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New by-law to re-open Rice's Fruit Farm

Date: 4/23/2012

April 23, 2012

By Chris Maza

WILBRAHAM — The Planning Board has made a significant step in the quest to making the former Rice's Fruit Farm building on Main Street a vital part of Wilbraham once again.

At a public hearing on April 18, Planning Board Chair Eric Fuller outlined a proposed by-law change that would add a new zoning definition, called a Heritage Farm Stand.

The definition reads, "A Heritage Farm Stand Development is a mixed use development, which derives from the adaptive reuse, restoration and economic revitalization of a historically significant farm stand structure and associated contiguous dwellings, barns and other accessory buildings, which are located on land formerly in agricultural use that has been separated from its former productive land base."

Fuller explained that this definition and subsequent use regulations were created in response to Cynthia Maloni and her family's interest in re-opening the Rice's fruit stand that was a fixture in the community for decades.

"The primary problem we faced was when Rice's controlled everything, it was all one operation, and because it was agriculturally oriented, they could grow the crop and sell their materials and everything was [legal]," he said. "The fact that the orchards were sold off means that for the new scenario to reinvigorate the big white building, we have had to creatively put together the wording [in the by-law change]."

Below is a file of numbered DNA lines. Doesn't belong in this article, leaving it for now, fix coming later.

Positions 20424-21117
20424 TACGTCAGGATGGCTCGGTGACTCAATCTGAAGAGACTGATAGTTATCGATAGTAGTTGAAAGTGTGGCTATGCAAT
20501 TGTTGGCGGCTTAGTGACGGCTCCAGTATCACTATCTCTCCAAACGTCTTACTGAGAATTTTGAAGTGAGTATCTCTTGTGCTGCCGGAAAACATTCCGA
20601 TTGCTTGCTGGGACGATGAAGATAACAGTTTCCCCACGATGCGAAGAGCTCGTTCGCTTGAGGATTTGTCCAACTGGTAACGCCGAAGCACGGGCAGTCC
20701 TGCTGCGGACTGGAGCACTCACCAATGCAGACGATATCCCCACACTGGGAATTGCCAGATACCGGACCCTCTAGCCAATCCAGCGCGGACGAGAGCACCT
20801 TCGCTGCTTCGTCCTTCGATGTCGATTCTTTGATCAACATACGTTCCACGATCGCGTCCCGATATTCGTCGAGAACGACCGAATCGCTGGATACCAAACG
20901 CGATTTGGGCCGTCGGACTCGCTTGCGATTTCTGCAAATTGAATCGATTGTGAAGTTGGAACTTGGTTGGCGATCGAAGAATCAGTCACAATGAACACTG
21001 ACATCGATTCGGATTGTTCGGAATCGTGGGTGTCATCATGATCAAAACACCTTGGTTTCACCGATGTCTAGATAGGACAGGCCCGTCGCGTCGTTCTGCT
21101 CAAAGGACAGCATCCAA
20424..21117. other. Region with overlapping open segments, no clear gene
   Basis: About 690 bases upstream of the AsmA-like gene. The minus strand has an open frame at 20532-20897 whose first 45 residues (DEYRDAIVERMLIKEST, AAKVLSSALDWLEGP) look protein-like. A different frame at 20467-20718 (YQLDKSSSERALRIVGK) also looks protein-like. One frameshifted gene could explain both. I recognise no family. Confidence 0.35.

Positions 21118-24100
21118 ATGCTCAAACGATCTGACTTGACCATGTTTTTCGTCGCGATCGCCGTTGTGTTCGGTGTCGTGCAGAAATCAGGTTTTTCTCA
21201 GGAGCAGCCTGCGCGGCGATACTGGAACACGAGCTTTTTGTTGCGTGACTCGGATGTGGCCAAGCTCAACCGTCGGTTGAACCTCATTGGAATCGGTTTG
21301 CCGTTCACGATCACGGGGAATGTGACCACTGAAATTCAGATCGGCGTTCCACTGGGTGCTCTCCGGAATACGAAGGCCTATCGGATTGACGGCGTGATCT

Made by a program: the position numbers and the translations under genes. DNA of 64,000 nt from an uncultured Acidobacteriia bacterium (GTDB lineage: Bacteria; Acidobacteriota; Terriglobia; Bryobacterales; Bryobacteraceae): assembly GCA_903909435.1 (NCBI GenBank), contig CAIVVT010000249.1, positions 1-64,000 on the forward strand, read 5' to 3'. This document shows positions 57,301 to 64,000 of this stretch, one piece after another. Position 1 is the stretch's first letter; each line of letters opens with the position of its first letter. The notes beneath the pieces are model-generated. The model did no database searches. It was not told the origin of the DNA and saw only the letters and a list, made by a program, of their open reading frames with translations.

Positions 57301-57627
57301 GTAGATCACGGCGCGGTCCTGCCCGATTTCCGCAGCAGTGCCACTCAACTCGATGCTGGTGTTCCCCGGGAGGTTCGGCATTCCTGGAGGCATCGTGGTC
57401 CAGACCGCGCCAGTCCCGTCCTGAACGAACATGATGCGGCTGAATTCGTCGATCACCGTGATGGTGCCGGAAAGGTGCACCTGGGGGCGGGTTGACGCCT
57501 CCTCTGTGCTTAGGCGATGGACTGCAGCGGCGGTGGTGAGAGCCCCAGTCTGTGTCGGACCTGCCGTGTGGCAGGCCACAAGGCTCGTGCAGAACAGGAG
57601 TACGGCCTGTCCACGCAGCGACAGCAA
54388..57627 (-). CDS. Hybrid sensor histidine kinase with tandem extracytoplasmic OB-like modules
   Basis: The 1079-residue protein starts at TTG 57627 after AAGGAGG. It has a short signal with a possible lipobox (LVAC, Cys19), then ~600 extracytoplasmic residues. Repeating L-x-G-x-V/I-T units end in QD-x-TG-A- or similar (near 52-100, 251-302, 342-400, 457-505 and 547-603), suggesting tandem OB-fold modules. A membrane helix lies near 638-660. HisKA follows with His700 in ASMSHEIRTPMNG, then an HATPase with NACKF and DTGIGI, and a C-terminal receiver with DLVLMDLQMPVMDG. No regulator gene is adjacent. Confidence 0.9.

Fuller further explained that the by-law amendment is written in such a way that it is specific to the Rice's property.

"We don't believe that this could happen anywhere else," he said. "We looked at all the potential maybes, so we're excited to have what we've done here."

The Maloni family, who also owns Cindy's Drive-In in Granby, has a financial commitment from a bank to purchase the property, but needs the by-law amendment to be approved at the May 8 Town Meeting and then by the attorney general.

Realizing that the farm stand cannot remain economically viable simply selling produce, the Planning Board outlined 14 approved uses, ranging from gift and antique sales to appliance repair to residential housing in the three houses that also stand on the property.

While abutter Frederick Coolidge, speaking on behalf of several surrounding neighbors, asked that the blacksmith shop option be taken out of the accepted uses, he also stated that the neighbors of Rice's "wholeheartedly support" what the Maloni family hopes to accomplish. The Malonis and the Planning Board agreed to strike the blacksmith shop item.

Cynthia Maloni's son Dominic, who lives in Wilbraham, credited the Planning Board with their ability to help move the project forward.

"The Planning Board has been very helpful, positive and open to working with us because they know [Rice's] has been dormant for three years and they'd rather see it bring in business and keep it local," he said. "They're happy that someone's doing this and not just knocking it down."

Cynthia Maloni explained that in addition to some of the normal activities like the selling of produce and bakery items, the family intends to open an ice cream shop on the premises. Dominic Maloni said other plans are being discussed, but "it's a moving target."

Cynthia Maloni's other son Anthony noted that the family planned to keep the Rice's name associated with the business.

The Malonis said that if the by-law change is approved, the farm stand would not open until September at the earliest.

"There are major renovations that need to be done before it can open," Anthony Maloni said.

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